Mackie got his Ph.D. in Hebrew Bible and Jewish studies at the University of Wisconsin, only to realize he had little interest in becoming a university professor. He started teaching classes on biblical theology at Blackhawk Church in Middleton, Wisconsin. When he moved back to Portland, he got a job teaching part-time at Western Seminary and also served as teaching pastor at Door of Hope Church. He soon reconnected with Collins—a friend from his time at Multnomah—who had since started two digital communication companies that specialized in creating animated explainer videos for organizations like Google, P&G and Nike.
As Mackie explains it to Sprinkle, Collins was the first one to pitch the Bible Project: "[John] pitched the idea to me of, 'Hey, I make these videos. You're a Bible nerd. We're friends. Let's make some videos and see what happens.' So it was really truly like just kind of a harebrained idea. We spent a year and a half—just [as] a side project—making the first two videos."
The rest is history. When the Bible Project began expanding and going global, Mackie and Collins reached out to McDonald—who attended church with Collins at Imago Dei Community. McDonald had run a nonprofit called Hear the Cry focused on international justice and compassion work for 10 years and, in his words, "was ready to hand that off ... and do the next season." He was excited to use his international experience to help the Bible Project go worldwide.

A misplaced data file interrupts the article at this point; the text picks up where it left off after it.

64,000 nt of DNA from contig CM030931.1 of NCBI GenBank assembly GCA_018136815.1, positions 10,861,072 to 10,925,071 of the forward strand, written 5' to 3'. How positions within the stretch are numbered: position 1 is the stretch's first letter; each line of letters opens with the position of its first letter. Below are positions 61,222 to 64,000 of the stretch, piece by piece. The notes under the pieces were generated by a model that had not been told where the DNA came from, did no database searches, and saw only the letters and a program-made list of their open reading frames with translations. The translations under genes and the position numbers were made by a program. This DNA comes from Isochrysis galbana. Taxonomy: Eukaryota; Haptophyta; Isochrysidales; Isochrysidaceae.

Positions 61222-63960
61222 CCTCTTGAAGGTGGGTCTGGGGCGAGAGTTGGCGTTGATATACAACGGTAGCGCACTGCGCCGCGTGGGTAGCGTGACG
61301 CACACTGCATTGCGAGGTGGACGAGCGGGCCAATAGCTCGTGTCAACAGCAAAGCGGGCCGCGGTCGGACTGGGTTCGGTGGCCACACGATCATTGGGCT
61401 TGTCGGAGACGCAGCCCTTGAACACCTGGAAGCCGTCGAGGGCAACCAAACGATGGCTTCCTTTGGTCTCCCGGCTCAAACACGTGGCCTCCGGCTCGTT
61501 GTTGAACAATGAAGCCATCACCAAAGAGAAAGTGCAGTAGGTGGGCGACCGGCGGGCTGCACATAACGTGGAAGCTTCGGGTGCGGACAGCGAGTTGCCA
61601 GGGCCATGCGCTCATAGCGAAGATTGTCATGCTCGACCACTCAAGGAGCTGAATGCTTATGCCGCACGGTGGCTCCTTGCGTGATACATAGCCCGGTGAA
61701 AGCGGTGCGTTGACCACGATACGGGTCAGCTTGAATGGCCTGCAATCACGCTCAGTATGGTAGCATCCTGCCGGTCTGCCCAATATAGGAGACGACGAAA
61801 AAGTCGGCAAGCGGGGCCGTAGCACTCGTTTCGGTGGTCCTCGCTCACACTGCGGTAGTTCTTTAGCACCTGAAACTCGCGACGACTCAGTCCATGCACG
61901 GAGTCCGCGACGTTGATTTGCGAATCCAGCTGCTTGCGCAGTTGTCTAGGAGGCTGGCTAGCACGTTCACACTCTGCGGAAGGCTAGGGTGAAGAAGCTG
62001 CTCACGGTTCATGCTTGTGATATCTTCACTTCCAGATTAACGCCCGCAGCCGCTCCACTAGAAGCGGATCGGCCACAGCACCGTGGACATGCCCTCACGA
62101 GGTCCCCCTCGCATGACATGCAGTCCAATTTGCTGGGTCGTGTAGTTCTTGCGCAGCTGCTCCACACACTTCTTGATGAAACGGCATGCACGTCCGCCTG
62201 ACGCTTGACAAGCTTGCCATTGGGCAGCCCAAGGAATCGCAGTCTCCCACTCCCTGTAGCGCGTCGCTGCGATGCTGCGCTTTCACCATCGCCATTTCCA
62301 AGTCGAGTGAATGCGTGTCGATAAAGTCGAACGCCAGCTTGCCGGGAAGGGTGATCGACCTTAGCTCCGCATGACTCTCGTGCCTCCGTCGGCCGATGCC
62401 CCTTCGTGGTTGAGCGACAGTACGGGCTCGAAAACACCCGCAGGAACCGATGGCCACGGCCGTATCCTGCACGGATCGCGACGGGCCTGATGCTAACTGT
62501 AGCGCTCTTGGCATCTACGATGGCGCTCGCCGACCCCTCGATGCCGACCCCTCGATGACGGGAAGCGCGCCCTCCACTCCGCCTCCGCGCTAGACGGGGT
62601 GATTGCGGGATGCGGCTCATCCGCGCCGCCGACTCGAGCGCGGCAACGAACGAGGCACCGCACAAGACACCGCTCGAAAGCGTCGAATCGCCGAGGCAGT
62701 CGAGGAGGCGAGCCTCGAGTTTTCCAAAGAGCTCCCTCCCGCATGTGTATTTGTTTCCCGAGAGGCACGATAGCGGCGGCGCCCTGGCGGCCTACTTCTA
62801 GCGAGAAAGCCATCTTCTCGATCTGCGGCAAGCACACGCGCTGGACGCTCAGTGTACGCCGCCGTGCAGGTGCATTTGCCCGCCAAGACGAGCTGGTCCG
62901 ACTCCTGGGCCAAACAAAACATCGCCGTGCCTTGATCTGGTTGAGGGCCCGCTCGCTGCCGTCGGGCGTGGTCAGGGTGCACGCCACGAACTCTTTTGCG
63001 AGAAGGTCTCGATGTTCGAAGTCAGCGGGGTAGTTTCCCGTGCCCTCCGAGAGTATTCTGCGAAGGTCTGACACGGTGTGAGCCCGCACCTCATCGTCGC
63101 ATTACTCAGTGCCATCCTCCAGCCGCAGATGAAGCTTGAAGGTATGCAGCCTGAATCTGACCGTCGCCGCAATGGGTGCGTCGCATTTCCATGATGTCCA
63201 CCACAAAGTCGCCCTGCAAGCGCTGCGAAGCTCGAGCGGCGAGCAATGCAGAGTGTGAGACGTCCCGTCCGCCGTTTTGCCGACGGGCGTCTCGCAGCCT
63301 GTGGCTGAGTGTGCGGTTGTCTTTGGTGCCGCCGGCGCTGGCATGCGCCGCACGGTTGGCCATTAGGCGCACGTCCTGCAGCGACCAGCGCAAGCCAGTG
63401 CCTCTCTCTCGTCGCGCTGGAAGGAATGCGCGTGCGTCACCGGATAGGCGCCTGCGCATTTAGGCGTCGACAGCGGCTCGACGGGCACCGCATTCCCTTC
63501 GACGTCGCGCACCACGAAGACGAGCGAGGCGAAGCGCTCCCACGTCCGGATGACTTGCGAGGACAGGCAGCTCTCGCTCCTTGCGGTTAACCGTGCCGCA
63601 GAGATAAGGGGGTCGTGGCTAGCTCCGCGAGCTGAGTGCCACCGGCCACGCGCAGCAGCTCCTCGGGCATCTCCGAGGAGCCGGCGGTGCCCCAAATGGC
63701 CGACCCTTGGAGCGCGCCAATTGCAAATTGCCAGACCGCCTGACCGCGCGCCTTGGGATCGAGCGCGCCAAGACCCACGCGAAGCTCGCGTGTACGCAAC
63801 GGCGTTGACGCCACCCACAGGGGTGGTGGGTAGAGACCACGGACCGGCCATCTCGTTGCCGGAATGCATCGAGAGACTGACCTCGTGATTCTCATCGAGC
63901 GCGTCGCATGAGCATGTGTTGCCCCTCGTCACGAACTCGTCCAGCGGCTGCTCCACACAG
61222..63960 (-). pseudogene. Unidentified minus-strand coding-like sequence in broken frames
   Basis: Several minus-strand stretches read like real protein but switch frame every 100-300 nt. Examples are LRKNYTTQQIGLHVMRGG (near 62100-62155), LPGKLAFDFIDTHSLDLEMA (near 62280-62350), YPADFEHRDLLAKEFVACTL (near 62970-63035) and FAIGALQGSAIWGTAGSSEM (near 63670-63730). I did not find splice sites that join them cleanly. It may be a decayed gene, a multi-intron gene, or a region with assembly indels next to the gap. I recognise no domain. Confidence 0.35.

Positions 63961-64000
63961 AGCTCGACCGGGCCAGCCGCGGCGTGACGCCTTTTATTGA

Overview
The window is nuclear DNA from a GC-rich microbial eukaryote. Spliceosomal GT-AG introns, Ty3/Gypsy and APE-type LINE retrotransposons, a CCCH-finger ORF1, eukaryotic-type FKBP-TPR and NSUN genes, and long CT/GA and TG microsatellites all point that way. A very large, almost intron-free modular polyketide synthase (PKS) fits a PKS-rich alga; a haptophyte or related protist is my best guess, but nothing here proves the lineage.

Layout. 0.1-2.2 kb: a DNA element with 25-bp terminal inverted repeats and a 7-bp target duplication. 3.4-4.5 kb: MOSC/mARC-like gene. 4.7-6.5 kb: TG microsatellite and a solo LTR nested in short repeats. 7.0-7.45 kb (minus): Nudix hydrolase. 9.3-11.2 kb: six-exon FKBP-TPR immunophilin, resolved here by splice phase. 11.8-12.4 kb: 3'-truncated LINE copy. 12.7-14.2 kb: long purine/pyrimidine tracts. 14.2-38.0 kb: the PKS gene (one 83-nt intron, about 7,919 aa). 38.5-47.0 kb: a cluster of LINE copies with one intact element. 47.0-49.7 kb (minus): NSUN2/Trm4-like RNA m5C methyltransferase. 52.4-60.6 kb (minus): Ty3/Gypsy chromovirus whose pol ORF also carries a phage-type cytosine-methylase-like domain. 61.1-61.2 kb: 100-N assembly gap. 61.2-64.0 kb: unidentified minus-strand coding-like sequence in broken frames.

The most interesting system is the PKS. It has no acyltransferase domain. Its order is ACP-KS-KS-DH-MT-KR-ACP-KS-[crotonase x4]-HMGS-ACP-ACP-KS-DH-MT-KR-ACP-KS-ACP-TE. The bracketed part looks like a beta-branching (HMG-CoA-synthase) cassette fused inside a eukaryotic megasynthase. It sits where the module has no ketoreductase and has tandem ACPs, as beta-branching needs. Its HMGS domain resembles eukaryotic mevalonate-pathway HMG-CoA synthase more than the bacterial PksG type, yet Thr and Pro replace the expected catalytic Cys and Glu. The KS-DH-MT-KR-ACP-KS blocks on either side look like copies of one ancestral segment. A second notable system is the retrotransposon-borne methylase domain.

The Bible Project has moved twice—from a basement to the back office of a web development shop to its current base of operations, a shared office with Imago Dei Community. In 2016, Collins left his other businesses to work full-time on the Bible Project. Today McDonald describes the operation as a combination between a pastoral ministry and an animation studio.
"John ran two major, large studios here in Portland doing explainer videos," McDonald says. "... He was able to bring [those systems] with him. Having a staff of 70-80 people at some of those agencies, he learned in the for-profit model how to run a business, and then was able to bring that over, which was very helpful when it comes to the animators and illustrators and everything else. And then Tim was a pastor and a teacher. So you've got this whole pastoral feel to the office as well."
In the retrospective video, Collins says all of this growth has only been made possible by supporters: "We keep growing because we're doing more than just making videos. We believe the Bible is brilliant, literary genius, and [using] visuals and animation, you can bring that to life in new ways."
Theology in Action
The idea of the Bible as a unified story that leads to Jesus is important to the team at the Bible Project, because they fear so many people today lack basic biblical literacy.